What we must learn from the Fukushima disaster

I have long been writing and speaking about what the world should learn from Japan about the long term costs of reckless leverage, speculation, complicit regulators and government bail outs of criminal actors behind financial institutions.  Astute folks could see exactly how harmful these policies are by observing Japan over the past 26 years.

Japan’s property and stock bubbles burst in 1989 and the Bank of Japan has been rolling out a succession of ‘extend and pretend’ efforts, spreading compound capital losses (the Nikkei still -60% from its 1989 peak) and a stagnant economy stifled by bad debt and relentless recession ever since (presently in 7th recession in just the past decade alone.)  But now Japan offers us yet another vivid example of how to self-destruct via a new study examining the causes of the Fukushima nuclear disaster.   See  Japanese parliament report finds Fukushima nuclear crisis was ‘man made’:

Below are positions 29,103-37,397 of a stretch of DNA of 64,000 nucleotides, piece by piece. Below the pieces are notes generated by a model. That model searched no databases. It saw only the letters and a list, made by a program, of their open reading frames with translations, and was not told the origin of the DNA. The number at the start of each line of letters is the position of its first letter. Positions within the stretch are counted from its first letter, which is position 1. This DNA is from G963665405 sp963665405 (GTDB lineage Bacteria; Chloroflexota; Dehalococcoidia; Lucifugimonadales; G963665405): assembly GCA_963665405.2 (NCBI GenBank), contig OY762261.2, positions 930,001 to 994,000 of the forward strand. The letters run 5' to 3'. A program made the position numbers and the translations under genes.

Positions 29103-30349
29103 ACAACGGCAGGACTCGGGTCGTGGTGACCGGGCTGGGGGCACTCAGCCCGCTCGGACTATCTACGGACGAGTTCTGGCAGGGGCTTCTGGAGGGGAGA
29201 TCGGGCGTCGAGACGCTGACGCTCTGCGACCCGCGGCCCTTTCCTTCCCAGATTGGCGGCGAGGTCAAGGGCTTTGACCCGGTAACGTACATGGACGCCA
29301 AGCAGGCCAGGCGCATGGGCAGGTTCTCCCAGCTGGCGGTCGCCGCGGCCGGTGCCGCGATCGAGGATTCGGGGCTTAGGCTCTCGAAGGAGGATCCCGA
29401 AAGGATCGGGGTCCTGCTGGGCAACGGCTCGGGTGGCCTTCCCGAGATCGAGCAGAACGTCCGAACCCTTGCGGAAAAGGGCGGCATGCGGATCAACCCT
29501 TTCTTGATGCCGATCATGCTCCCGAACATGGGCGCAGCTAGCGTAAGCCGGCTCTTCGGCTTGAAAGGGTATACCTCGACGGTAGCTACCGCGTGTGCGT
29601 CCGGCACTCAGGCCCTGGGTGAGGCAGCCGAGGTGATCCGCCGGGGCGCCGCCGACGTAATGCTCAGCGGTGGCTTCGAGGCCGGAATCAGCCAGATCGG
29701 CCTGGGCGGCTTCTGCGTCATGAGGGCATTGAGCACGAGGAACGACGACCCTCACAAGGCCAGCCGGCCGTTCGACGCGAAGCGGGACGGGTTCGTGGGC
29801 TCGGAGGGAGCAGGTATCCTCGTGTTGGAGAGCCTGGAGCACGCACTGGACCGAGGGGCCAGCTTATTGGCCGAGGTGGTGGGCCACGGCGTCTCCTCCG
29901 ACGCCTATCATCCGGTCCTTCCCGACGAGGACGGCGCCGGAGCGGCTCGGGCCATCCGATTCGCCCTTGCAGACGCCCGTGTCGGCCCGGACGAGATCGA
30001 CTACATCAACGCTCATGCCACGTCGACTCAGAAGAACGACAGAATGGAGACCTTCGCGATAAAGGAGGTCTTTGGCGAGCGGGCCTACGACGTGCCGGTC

The nuclear crisis at the Fukushima Daiichi power plant in Japan was a “man-made disaster” that unfolded as a result of collusion between the facility’s operator, regulators and the government, an independent panel said in an unusually frank report Thursday.

Watch this CNN video report explaining the findings.

While you listen to the video report, substitute the word financial crisis for nuclear crisis and we have a near perfect allegory that we must learn from.

The case for restoring Glass Steagall divisions between commercial deposit taking banks and investment underwriting/marketing firms and for jamming the revolving door between banks and regulators is absolutely essential to the stabilization and continued progress of a productive civilization. The Fukushima nuclear disaster reminds vividly of why we humans need hard divisions between sales and advising functions in our society.  We just do.  We literally cannot afford to have it any other way.

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